The Gift of A Good Investment
The holidays are here and, undoubtedly, you’re making a list and checking it twice. You’ve survived Black Friday and Cyber Monday and there is still plenty of shopping, wrapping, and gifting to do.
Gift givers looking to make an impression should consider giving the gift of an investment this holiday season. It’s a wonderful idea. Size and fit won’t matter, there will be nothing to wrap, and your gift will, literally, keep on giving for years to come.
Here are my favorite financial gift ideas.
For Your Favorite Teen
Being the mother of two teenaged boys, I know how much stuff the modern kid can have. Bedroom closets overflow with toys and clothes and electronics. For the kid that doesn’t need anything – consider making a contribution to a ROTH IRA in his or her name. If you remember my post on Teens and Money from April, the earlier an IRA is opened – the better. The benefits from compounding are exponentially better the earlier a ROTH IRA is opened and starts receiving contributions. Remember, the limit to annual contributions to a ROTH IRA is $5,500 or the child’s earned compensation, whichever is less. Also, be sure to check if they have already made a contribution to avoid possible excess contributions. There is no contribution too small! And it’s the only gift that I can think of that they will still be grateful to have received decades into the future.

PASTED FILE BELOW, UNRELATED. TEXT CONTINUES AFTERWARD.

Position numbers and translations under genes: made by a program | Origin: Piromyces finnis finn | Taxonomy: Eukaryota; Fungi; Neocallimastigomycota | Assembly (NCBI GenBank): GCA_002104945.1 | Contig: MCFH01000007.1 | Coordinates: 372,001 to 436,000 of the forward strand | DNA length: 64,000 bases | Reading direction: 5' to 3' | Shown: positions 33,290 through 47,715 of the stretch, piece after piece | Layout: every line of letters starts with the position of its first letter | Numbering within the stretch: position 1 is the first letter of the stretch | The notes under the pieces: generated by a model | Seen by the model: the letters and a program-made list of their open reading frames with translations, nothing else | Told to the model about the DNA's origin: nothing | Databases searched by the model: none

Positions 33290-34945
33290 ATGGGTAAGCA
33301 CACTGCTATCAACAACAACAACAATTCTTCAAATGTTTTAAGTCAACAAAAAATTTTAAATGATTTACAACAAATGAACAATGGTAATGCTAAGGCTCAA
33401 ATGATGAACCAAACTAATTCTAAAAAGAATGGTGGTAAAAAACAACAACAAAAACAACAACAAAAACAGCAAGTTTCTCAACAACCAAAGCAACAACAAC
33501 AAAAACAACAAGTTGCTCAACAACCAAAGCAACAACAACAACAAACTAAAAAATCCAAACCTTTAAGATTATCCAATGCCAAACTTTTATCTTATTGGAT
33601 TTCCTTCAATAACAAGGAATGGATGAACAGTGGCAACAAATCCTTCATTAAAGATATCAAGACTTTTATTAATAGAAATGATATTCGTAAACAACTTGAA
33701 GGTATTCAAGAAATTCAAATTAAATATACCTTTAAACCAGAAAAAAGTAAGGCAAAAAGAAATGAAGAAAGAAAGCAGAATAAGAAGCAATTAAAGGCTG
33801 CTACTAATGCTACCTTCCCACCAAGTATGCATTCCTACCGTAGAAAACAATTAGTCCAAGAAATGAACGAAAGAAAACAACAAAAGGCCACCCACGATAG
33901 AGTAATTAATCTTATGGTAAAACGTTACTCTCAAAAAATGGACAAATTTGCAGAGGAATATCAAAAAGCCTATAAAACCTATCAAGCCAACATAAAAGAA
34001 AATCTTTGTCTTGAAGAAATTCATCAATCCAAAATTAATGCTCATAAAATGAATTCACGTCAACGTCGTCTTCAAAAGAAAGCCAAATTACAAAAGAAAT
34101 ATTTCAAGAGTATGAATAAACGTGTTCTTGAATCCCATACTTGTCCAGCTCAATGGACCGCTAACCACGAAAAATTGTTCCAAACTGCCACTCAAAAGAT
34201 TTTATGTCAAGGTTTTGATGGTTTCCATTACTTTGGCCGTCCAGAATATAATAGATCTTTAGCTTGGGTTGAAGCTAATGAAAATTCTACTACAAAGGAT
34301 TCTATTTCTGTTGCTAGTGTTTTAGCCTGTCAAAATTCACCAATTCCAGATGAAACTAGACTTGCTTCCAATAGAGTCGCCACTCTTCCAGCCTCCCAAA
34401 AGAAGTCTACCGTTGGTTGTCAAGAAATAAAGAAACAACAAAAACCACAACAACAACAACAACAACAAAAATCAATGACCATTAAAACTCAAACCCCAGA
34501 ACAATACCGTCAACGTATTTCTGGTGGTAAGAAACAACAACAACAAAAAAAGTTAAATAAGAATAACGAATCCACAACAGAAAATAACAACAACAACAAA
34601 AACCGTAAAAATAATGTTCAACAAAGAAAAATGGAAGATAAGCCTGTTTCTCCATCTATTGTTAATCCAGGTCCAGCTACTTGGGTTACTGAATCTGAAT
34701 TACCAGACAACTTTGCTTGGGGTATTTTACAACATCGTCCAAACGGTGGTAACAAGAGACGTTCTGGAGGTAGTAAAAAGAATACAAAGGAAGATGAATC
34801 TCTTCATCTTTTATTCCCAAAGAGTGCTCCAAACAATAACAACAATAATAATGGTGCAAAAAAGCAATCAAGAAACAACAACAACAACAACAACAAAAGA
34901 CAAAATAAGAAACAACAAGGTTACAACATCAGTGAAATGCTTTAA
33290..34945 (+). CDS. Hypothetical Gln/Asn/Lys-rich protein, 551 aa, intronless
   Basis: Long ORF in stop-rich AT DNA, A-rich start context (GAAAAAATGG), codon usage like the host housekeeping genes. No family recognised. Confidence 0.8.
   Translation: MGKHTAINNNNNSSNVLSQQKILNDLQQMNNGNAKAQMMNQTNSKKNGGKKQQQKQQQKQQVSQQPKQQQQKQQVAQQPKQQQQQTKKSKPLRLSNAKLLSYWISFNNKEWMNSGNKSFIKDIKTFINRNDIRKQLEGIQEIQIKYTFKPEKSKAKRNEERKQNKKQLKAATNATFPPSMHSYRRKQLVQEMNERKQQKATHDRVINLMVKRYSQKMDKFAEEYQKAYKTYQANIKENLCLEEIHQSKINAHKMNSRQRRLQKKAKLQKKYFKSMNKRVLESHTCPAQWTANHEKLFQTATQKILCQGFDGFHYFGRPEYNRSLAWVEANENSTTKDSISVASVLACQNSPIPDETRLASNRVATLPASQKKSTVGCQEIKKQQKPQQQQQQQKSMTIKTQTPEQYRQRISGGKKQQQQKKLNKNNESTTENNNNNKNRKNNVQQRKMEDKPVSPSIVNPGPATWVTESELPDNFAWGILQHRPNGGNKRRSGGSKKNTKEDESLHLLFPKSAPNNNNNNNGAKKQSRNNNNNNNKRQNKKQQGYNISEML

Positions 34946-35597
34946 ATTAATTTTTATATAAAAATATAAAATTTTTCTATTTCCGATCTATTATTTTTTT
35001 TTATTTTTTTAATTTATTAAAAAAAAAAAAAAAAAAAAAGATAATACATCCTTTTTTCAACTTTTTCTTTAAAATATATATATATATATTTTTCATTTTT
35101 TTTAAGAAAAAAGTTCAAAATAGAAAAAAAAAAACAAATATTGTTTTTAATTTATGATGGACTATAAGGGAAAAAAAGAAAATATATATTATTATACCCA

For The New Baby
For the first couple of years of a baby’s life, they are too young to remember the holiday season. So, before they get older and the pressure of getting the latest hard-to-get toy mounts, perhaps a contribution to a child’s 529 College Savings Plan would be the greatest gift of all. Again, contributing to a fund like this at an early age allows for your gift to be all the more valuable. In this case, compounding for a full 18 years before that first college tuition bill arrives in the mailbox. Moreover, sending the message from an early age that college is possible is the greatest gift of all.
For The Person Who Has Everything
A donation made in the name of the recipient is a touching gift that can change the lives of so many. Plus, if the receiving charity has been designated 501(c)(3), your holiday budget suddenly becomes tax deductible! Brilliant!
Prior to investing in a 529 Plan investors should consider whether the investor’s or designated beneficiary’s home state offers any state tax or other benefits that are only available for investments in such state’s qualified tuition program. Tax treatment at the state level may vary.
This information is not intended to be a substitute for specific individualized tax advice. We suggest that you discuss your specific tax issues with a qualified tax advisor.